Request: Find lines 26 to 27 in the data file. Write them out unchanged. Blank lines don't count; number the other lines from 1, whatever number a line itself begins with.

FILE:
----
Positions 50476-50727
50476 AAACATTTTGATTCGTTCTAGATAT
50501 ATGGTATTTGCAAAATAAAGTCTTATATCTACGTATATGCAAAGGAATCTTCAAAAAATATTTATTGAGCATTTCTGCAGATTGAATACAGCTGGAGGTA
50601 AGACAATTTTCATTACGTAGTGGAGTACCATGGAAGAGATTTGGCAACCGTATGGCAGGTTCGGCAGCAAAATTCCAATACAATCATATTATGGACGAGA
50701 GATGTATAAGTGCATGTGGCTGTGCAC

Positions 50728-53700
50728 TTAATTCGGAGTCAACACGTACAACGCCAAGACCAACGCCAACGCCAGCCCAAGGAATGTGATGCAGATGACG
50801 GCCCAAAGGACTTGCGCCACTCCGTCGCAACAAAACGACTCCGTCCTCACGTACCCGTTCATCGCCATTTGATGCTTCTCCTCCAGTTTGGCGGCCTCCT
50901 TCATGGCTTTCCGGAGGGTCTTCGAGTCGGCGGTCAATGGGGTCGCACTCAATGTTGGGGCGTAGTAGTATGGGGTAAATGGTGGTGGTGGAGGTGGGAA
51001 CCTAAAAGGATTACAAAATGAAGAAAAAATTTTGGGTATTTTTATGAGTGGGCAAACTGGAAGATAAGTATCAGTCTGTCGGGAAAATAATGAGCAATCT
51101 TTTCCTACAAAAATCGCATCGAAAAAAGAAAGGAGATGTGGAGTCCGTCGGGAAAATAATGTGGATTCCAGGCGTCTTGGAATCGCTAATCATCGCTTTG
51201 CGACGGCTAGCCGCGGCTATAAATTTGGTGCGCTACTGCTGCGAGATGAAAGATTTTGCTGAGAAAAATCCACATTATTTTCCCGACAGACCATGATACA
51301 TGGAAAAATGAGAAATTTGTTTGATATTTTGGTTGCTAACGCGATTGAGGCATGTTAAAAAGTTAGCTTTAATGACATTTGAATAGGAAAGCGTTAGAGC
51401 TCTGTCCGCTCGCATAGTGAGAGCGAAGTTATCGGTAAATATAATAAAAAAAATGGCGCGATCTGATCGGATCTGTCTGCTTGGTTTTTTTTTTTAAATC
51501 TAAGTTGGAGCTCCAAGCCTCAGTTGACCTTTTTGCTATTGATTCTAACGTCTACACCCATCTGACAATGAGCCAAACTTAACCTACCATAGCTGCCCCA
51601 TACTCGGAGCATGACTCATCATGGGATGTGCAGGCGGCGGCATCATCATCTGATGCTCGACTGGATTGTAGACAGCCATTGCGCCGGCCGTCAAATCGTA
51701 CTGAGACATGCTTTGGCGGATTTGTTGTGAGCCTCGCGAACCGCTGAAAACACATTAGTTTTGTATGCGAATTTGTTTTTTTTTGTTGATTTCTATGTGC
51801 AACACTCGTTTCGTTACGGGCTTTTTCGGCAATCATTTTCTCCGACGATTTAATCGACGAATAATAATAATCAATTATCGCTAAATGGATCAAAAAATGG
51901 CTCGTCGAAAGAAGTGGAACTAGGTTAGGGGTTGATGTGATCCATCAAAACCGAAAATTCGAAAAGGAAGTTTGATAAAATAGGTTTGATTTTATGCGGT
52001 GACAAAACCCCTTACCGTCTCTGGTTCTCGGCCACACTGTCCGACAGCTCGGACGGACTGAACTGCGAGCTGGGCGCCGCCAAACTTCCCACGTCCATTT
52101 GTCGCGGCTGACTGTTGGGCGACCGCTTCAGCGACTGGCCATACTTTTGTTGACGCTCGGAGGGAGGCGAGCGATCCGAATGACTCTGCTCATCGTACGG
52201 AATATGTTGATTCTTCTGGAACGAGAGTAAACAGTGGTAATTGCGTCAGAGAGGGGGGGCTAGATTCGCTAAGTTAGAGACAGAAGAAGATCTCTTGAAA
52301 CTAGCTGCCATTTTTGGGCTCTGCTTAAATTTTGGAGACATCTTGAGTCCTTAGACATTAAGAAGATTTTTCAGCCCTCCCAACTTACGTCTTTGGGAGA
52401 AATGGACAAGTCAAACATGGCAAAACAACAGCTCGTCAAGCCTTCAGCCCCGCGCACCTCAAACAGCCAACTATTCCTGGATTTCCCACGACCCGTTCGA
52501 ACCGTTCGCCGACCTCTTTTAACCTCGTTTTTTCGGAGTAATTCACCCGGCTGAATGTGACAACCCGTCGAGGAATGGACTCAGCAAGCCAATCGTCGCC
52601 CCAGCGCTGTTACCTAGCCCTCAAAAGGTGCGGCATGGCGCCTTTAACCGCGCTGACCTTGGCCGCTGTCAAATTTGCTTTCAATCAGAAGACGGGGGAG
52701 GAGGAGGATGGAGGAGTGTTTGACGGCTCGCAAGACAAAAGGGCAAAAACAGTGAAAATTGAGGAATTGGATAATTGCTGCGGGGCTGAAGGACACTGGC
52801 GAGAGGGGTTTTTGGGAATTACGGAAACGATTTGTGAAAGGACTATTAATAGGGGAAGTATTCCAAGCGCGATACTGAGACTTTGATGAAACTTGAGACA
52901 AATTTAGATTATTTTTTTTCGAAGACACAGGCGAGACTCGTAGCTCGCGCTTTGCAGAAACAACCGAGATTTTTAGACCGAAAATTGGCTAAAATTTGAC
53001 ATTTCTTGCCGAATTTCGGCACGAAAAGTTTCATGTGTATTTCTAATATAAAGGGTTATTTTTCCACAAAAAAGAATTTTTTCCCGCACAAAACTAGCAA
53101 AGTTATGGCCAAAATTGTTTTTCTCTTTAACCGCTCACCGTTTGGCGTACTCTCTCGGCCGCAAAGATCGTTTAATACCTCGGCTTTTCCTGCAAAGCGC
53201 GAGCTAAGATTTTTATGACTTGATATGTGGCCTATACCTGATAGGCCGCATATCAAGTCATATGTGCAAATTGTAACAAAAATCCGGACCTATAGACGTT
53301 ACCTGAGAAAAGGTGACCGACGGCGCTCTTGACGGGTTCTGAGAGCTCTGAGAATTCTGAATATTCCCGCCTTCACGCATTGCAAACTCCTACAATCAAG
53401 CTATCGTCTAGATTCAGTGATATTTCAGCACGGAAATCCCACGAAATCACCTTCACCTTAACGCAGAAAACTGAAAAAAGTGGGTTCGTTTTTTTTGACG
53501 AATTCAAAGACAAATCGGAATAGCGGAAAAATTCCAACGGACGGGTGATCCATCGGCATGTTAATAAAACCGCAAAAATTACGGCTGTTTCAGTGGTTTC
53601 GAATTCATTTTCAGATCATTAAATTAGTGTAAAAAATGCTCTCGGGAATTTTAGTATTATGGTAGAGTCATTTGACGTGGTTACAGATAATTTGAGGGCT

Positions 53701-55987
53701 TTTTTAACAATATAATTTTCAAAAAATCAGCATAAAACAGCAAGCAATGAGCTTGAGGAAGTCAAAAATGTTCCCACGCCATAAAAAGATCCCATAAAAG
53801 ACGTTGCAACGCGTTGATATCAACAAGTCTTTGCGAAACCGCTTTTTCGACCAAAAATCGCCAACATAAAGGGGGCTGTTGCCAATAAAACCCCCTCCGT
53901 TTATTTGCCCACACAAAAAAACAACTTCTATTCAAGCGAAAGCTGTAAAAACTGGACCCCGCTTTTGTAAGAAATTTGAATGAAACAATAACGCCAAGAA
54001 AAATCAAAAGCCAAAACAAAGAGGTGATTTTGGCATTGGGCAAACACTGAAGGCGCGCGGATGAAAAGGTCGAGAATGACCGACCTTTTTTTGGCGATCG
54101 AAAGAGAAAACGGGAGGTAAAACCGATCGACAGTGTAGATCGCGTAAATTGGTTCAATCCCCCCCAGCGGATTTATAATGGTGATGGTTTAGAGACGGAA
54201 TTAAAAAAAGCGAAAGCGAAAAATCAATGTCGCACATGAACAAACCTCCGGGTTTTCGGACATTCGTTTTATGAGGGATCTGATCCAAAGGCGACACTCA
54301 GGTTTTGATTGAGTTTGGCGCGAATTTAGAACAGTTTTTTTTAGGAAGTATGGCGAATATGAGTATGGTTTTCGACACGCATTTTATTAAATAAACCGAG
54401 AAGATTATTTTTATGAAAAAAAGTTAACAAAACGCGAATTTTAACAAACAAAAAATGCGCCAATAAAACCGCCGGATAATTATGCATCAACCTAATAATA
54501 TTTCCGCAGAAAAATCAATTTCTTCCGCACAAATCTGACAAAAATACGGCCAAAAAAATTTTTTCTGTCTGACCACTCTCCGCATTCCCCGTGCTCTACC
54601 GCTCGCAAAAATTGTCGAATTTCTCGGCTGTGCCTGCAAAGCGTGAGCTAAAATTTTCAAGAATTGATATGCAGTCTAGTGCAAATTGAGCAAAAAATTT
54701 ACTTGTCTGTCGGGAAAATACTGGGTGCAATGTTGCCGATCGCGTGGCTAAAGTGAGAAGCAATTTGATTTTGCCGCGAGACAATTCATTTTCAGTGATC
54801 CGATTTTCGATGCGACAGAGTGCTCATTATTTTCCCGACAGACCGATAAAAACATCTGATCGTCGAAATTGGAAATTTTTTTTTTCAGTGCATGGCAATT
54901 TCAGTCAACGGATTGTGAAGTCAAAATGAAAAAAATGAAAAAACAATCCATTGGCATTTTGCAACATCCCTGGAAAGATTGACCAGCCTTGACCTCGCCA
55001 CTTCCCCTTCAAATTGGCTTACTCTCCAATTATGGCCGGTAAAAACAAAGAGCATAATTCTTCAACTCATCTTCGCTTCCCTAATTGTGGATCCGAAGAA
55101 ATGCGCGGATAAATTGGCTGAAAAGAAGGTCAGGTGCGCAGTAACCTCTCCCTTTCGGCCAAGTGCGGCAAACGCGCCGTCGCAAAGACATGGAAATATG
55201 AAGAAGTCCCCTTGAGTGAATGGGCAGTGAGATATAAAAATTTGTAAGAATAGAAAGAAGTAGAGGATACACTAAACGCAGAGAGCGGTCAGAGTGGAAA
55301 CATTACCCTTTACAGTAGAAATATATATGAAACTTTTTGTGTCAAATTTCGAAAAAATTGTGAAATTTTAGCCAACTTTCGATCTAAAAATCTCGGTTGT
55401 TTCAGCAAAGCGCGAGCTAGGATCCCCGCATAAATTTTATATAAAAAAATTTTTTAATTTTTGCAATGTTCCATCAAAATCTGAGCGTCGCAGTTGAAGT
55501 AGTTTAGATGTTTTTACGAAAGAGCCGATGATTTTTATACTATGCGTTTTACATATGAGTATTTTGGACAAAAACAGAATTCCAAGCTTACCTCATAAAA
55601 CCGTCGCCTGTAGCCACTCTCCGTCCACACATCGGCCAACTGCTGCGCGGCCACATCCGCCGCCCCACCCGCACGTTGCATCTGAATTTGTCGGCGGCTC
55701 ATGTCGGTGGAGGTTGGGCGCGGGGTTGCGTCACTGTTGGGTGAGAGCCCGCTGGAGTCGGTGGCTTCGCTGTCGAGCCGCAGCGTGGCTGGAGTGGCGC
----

52601 CCAGCGCTGTTACCTAGCCCTCAAAAGGTGCGGCATGGCGCCTTTAACCGCGCTGACCTTGGCCGCTGTCAAATTTGCTTTCAATCAGAAGACGGGGGAG
52701 GAGGAGGATGGAGGAGTGTTTGACGGCTCGCAAGACAAAAGGGCAAAAACAGTGAAAATTGAGGAATTGGATAATTGCTGCGGGGCTGAAGGACACTGGC